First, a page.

These bodies were not mummified intentionally as part of any burial ritual. Rather, the dry, salty environment of the Tarim Basin—which contains the Taklimakan Desert, one of the world’s largest—allowed the bodies to decay slowly, and sometimes minimally. (The extreme winter cold of the area is also thought to have helped along their preservation.)
(Here’s how nature makes mummies … by accident.)
How were they buried?
Many bodies were interred in “boat-shaped wooden coffins covered with cattle hides and marked by timber poles or oars,” according to researchers. The discovery of the herb ephedra in the burial sites suggests it had either a medical or religious significance—but what that religion might have been, or why some burials involve concentric rings of wooden stakes, is still unclear.
What did they eat?
Masks, twigs, possibly phallic objects, and animal bones found at the mummies’ cemeteries provide a tantalizing view of their daily lives and rituals. Though most questions about their culture remain unanswered, the burials did point to their diets and the fact that they were farmers. The mummies were interred with barley, millet, and wheat, even necklaces featuring the oldest cheese ever found. This indicates that they not only farmed, but raised ruminant animals.
What were their daily lives like?
The Tarim Basin dwellers were genetically distinct. But their practices, from burial to cheesemaking, and their clothing, which reflects techniques and artistry practiced in far-off places at the time, seem to show they mixed with, and learned from, other cultures, adopting their practices over time and incorporating them into a distinct civilization.
Researchers now believe their daily lives involved everything from farming ruminant animals to metalworking and basketmaking—helped along by the fact that the now-desolate desert of the Tarim Basin region was once much greener and had abundant freshwater.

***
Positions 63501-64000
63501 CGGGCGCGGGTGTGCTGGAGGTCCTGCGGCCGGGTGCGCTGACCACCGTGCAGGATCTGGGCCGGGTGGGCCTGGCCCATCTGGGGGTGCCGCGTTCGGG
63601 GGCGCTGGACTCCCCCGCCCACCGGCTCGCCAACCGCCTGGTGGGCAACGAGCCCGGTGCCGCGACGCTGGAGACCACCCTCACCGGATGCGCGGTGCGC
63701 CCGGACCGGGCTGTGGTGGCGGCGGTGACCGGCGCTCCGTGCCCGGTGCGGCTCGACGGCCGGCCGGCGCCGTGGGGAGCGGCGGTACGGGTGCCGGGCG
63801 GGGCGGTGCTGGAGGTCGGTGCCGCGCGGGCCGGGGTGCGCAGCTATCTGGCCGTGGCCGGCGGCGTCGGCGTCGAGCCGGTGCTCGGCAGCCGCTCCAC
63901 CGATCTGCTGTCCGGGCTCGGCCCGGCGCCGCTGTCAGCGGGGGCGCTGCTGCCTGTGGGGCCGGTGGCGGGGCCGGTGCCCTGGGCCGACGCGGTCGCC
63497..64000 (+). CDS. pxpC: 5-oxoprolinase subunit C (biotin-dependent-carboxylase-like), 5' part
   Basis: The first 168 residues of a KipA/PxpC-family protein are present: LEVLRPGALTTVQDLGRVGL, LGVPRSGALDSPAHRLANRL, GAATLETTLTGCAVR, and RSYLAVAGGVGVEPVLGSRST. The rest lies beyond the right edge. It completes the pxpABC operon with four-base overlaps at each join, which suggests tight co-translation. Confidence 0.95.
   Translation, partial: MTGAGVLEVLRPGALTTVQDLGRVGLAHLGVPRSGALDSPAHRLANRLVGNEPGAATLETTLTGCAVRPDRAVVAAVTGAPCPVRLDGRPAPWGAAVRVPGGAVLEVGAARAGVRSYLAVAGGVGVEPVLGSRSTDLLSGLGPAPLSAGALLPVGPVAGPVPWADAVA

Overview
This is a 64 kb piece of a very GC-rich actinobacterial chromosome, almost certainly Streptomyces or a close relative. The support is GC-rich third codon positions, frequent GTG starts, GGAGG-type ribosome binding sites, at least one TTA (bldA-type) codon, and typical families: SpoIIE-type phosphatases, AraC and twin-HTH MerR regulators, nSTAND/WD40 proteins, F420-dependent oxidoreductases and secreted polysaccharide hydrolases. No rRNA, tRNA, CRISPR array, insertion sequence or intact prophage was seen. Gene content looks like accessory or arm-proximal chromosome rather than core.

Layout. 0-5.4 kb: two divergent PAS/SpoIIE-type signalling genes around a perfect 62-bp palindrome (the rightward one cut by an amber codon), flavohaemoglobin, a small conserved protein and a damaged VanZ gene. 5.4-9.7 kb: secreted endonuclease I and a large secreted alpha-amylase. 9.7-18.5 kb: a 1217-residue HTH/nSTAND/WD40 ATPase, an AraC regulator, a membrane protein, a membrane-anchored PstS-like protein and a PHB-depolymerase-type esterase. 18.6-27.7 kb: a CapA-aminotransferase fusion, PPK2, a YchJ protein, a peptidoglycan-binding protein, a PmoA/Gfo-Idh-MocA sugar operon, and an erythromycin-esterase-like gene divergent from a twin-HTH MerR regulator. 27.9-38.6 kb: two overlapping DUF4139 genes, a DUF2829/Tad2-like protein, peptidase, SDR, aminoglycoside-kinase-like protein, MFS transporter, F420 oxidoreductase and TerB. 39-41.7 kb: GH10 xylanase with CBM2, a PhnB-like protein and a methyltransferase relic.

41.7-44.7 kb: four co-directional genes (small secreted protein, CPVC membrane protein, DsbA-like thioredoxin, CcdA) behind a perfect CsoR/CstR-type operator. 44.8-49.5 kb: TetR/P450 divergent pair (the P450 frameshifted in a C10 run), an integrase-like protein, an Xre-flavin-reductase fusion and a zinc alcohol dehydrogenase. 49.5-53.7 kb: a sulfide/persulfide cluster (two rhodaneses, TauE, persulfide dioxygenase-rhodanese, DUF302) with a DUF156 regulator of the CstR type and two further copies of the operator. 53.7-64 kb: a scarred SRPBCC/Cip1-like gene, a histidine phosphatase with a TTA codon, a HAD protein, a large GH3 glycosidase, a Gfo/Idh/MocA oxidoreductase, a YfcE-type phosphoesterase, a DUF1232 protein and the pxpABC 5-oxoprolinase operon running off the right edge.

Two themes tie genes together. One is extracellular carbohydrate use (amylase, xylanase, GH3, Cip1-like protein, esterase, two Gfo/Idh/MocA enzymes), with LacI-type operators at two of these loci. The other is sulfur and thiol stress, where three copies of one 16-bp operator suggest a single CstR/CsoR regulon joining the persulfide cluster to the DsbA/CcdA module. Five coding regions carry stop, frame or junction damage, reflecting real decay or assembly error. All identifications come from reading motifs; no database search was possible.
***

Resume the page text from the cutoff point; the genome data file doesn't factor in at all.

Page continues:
(The ancient history of tattoos—revealed by inked up mummies.)
Researchers also believe that the Tarim Basin residents traded and interacted with other people in what would eventually become a critical corridor on the Silk Road, linking East and West in the arid desert.
But archaeologists still have much to learn about what daily life was like for these ancient humans, including who they traded with, what religious beliefs they adopted, and whether their society was socially stratified.
Why are the Tarim Basin mummies controversial?
The amazingly preserved mummies have long fascinated archaeologists. But the Tarim Basin mummies have also become political flashpoints. The Tarim Basin is located in the modern-day Xinjiang Uyghur Autonomous Region, land claimed by China’s Uyghur minority. Uyghur nationalists claim the mummies are their forbears, but the Chinese government refutes this and has been reluctant to allow scientists to study the mummies or look at their ancient DNA.
In 2011, China withdrew a group of the mummies from a traveling exhibition, claiming they were too fragile to transport. Some research about the mummies’ DNA has been criticized as downplaying the region’s distinctness in support of China’s attempts to assimilate Uyghur people. Just as more remains to be learned about the enigmatic mummies, their future as political and national symbols remains disputed too.